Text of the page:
Suddenly, the top 3 were in the pits. Mansell somehow got out ahead of Senna, but the Brit spun his wheels coming down the hill and the impatient Brazilian moved onto the wet line, found more grip and somehow got back past before they arrived at Eau Rouge. He then drove off, never to be seen again. Mansell had a slow spin La Source on the 11th lap and lost barely 10 seconds. On the way down the hill to Eau Rouge, Alliot spun his RAM in a straight line and rammed the wall.
By now, the sun was out and Senna was in a class of his own setting fastest laps and pulling away from the field by as much as a second a lap. Prost – who’d earlier been passed by Rosberg – had begun to re-catch the Finn. Back at the pits, the rain started to fall once again, but as is usual with Spa it was still dry at the far side of the circuit, although there was quite a downpour around Pouhon. The Lotus pitcrew stood waiting in the pitlane with wet tyres for their lead driver should he choose to come in, for fellow Lotus driver Elio De Angelis had already broken down some laps earlier.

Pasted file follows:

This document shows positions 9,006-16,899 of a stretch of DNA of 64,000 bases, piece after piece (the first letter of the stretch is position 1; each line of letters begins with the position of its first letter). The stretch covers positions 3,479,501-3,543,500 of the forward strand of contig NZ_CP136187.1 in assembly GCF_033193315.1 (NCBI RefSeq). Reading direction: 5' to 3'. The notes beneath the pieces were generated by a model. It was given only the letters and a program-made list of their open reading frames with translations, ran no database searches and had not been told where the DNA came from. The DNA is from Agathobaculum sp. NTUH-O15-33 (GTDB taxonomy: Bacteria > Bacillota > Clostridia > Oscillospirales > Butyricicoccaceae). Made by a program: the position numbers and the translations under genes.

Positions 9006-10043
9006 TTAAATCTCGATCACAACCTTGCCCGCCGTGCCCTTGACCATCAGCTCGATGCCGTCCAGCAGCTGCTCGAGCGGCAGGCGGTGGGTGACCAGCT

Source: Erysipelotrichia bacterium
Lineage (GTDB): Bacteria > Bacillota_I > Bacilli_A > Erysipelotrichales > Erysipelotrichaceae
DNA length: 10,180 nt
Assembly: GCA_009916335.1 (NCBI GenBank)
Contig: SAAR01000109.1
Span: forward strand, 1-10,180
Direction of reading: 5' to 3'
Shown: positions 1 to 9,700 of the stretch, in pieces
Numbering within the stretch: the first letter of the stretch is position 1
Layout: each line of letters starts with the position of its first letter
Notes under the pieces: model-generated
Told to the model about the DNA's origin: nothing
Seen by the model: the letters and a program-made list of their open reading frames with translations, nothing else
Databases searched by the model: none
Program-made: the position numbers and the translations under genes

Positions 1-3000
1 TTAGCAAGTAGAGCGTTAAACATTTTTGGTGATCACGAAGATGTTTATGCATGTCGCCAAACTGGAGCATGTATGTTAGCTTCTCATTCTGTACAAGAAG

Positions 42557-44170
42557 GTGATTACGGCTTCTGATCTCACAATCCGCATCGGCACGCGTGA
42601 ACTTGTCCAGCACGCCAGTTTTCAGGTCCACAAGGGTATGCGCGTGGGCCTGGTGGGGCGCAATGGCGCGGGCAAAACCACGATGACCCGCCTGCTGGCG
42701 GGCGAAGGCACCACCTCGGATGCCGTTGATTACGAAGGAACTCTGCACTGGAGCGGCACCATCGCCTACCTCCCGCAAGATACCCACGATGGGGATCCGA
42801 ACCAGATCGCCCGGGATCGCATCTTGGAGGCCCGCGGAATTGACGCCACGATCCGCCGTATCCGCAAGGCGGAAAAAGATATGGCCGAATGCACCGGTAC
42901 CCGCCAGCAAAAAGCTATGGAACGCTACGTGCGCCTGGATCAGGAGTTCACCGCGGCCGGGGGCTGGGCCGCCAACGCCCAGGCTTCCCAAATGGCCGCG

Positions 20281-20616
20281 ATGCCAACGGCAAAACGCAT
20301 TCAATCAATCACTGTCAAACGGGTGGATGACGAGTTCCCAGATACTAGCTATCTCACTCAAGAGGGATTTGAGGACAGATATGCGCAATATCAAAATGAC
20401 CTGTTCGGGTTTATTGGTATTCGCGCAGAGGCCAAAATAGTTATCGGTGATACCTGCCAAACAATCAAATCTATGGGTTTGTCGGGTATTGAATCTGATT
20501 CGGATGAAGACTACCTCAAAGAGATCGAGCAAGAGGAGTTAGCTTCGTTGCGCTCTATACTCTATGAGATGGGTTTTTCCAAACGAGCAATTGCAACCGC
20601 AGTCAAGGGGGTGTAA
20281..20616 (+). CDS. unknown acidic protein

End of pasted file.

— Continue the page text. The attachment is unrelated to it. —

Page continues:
Within a handful of laps, the rain had stopped and the sun was out again but the track was sufficiently wet to make it very slippery indeed, though no one pitted for more tyres. As Senna scythed through the backmarkers, it was quite clear no one was going to touch him unless he broke down.The Williams were running line astern behind with Rosberg challenging Mansell strongly for 2nd place and a lapped Martin Brundle held them both up momentarily, nearly allowing Rosberg alongside his team mate. After falling back slightly for a number of laps, Rosberg caught Mansell again and harried him for several more laps when Rosberg slowed dramatically at La Source and fell right back. Three corners later, Mansell relieved the pressure Rosberg had put him under by driving straight on at Les Combes across the mud, but no damage was done. Rosberg emerged from the pits with new tyres and got back up to speed again leaving an uneventful final ten laps of the race.
Prost put on a late charge to set fastest lap, but no one could touch Senna and he won his second Grand Prix without putting a wheel wrong. He showed he could beat Prost on talent alone and Prost set the marker by winning the championship.
Senna was utterly dominant in 1985 setting 7 pole positions and leading more laps than anyone else, but his car more often than not let him down. Had Senna driven in a more reliable car, he would have absolutely blitzed Prost and all his other rivals in 1985.
Could Senna have won the championship in 1985? Discuss here at The Fastlane: